Xin also states that in caged rearing systems that are well designed (for example, with good insulation), the metabolic heat of the poultry is sufficient to maintain an appropriate ambient temperature, and so no additional energy need be spent on heating. Other studies have also found benefits, in terms of sustainability, for intensive farming methods when compared to free range. De Boer and Cornelissen (2001) found that caged chickens were more sustainable than free range and Williams et al. (2006) reported that free range rearing, or organic rearing both independently increased the energy input required when compared to caged production by 15%.

In light of this information, two issues jump out. Firstly, there is the question of relative moralities.  I had assumed that free range, or organic food, was a more ethical choice, and some argue it is. But if the environmental footprint of intensively farmed chickens is significantly lower than that of free range and organic chickens and yet the welfare of caged animals is poorer, where does that leave the would-be ethical consumer? Should we prioritise environmental impact or is the increased level of emissions a fair price to pay for happy chickens? Secondly, we need to ask when does sustainability become meaningful? Maybe the production of my eggs resulted in 20% less emissions than your eggs, but is that difference really significant, or does it simply serve to make me feel better about my consumption patterns?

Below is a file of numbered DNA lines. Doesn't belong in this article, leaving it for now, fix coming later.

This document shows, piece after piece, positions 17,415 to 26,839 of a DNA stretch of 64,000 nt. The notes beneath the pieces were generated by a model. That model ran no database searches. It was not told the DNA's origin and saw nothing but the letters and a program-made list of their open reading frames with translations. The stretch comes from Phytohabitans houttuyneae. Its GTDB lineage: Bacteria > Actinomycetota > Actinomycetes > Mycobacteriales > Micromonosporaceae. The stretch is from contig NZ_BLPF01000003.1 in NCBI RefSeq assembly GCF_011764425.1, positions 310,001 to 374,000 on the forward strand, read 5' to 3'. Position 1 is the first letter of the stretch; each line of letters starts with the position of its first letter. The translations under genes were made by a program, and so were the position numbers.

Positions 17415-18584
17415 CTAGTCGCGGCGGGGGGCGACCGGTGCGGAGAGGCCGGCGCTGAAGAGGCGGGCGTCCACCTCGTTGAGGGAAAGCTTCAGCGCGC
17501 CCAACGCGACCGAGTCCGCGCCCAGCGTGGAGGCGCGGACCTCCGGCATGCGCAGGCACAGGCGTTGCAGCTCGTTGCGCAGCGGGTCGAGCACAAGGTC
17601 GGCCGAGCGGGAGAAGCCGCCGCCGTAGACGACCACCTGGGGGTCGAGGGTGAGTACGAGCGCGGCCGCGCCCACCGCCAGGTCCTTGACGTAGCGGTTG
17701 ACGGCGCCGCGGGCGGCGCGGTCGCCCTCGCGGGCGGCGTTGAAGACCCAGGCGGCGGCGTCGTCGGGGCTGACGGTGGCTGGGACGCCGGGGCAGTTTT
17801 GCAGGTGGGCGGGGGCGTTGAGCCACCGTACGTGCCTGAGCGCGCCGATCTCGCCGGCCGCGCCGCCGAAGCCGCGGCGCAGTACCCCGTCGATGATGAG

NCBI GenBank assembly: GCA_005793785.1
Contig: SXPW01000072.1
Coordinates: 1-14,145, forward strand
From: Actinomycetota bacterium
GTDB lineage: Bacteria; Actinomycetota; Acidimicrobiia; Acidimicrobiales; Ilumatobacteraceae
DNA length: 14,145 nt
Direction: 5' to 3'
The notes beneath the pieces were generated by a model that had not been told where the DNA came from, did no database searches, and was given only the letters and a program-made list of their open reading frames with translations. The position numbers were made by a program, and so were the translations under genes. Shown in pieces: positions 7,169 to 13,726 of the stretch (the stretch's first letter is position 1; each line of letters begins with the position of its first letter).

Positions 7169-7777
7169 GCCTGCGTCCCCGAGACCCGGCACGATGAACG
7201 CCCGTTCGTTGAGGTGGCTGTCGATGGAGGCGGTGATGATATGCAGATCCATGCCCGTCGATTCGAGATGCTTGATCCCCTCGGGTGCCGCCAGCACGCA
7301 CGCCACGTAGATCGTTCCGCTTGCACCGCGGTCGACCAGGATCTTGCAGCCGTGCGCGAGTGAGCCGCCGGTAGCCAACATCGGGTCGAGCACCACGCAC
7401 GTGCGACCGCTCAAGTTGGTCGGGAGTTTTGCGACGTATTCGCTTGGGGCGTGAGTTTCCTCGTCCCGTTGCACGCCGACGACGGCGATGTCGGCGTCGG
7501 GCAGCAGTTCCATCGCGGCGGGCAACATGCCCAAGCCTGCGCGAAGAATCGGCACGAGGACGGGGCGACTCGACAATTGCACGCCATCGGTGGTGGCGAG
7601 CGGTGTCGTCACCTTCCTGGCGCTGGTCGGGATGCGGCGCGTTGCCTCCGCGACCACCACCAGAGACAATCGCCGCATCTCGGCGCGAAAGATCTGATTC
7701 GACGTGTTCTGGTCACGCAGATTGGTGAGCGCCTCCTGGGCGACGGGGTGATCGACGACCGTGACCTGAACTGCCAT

Clearly buying different eggs for breakfast isn’t change enough to ensure food security or environmental stability for the world of tomorrow. Any such change is only meaningful in the contexts of other, broader changes in society as a whole. And this is only a small piece of a very big picture; to be sustainable means far more than just lowering emissions, and far more than whether chickens are happy or not.